Filth has never bothered Mitch. He doesn’t care if the bathroom smells like urine (because at fifty-years-old, he still manages to pee on the floor and the walls), if the trash cans or recycling bins are overflowing, nor if there are clean sheets on the bed. When I lament that I am not unbothered by the same, he often responds with some version of, “Well, that sounds like your problem.”

This applies to our sex life as well. Mitchell is very happy with his self-proclaimed status as an “a-sexual.” (Though if he were truly a-sexual, I don’t think he would depend on regular visits to pornography sites.) Decades of sharing my desire to be intimate with him have only accumulated in buckets of tears, open wounds from continued rejection, and fights that end in, “If sex is that goddam important to you, then go out there and get laid!”

There is No Understanding

I no longer know what to do to save my marriage. Mitch has repeatedly stated that he does not want a divorce. He would prefer that we stay married, and that I attend to my sexual needs outside of our home. And we tried that for a short-lived while; but I am only sexually gratified in a meaningful relationship, and other men do not understand how my husband could sanction any union outside of our marriage.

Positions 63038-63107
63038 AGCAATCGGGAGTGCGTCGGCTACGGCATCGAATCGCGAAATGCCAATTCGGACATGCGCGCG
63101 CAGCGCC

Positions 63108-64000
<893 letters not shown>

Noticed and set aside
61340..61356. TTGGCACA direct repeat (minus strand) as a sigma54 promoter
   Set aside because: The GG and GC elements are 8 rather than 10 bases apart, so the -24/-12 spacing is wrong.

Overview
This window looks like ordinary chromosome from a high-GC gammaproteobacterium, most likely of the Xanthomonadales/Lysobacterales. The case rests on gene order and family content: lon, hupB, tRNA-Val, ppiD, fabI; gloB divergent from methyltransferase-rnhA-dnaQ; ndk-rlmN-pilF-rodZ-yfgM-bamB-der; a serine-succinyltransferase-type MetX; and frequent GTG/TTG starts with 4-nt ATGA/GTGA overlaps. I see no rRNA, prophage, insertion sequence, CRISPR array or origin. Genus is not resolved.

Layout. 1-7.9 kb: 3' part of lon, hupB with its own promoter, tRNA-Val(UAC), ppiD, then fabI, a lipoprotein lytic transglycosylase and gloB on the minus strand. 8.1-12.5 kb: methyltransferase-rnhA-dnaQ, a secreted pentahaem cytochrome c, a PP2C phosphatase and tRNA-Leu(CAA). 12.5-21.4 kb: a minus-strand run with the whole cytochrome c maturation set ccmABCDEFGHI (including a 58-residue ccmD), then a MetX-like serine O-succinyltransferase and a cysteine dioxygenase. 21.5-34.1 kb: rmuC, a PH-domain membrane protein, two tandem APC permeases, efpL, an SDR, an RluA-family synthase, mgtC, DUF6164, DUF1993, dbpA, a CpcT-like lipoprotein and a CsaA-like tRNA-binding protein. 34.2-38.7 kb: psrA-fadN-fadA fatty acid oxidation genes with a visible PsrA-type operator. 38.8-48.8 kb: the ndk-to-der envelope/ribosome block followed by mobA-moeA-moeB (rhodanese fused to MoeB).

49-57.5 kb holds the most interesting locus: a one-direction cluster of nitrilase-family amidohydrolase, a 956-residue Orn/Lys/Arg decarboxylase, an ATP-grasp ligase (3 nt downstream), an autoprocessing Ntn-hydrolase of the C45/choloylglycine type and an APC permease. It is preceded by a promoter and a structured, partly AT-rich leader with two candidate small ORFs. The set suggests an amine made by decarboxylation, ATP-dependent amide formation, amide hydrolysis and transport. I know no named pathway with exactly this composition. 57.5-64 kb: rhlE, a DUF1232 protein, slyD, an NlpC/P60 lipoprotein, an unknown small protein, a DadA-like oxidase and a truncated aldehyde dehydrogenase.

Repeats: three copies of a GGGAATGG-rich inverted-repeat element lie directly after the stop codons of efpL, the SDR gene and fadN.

I don’t blame them. I don’t understand it, so how could I possibly explain it to someone else?

My friends don’t understand why I stay with Mitch. Part of it is that the man has stood by me through the ugliness of active addiction, has literally saved my life after multiple suicide attempts, and provides a roof over my head while I attempt to navigate my way through a post-secondary education at forty-four. More important than all of that, though… I love him.

Mitch has a secret heart of gold. He’s not fond of people in general, but will fight like hell for those he loves. He makes me laugh like no one else can, and has been extremely accepting of the batshit crazy behavior that sometimes accompanies my mental health disorders.

Somewhere deep inside, I do know that the man loves me (albeit, not always in a way I understand). But as we’ve grown up together, it seems that we have also grown apart… and I miss the closeness that we shared so many years ago.

I also cannot leave. Currently, I am unemployed and do not have a degree. The only jobs I am currently qualified for have a minimum wage attached; and I have no financial resources, as we found ourselves in bankruptcy court last year. We don’t own our home; and therefore, we have no equity nor wealth.

These days — feeling loved or not — I often feel trapped in a life that doesn’t feel like my own. It’s suffocating and heart-breaking and isolating and lonely. If Nicky hadn’t already put my parents through the loss of a child by his own hand, I could not promise that death didn’t seem a viable solution to what ails me.

Nicky’s death taught me that there must be hope of a better tomorrow — that clinging to the positive in any situation is necessary for those that wish to wake and face another day. But hope is an elusive, intangible thing… and what I need most is support in my home.

Sadly, support in this abode is as slippery a snake as hope is evasive… all that’s left to do then, is to continue on as though I were literally living on my own. It’s exhausting, and is slowly consuming my soul. And what’s worse is that I’m not even sure that Mitchell cares.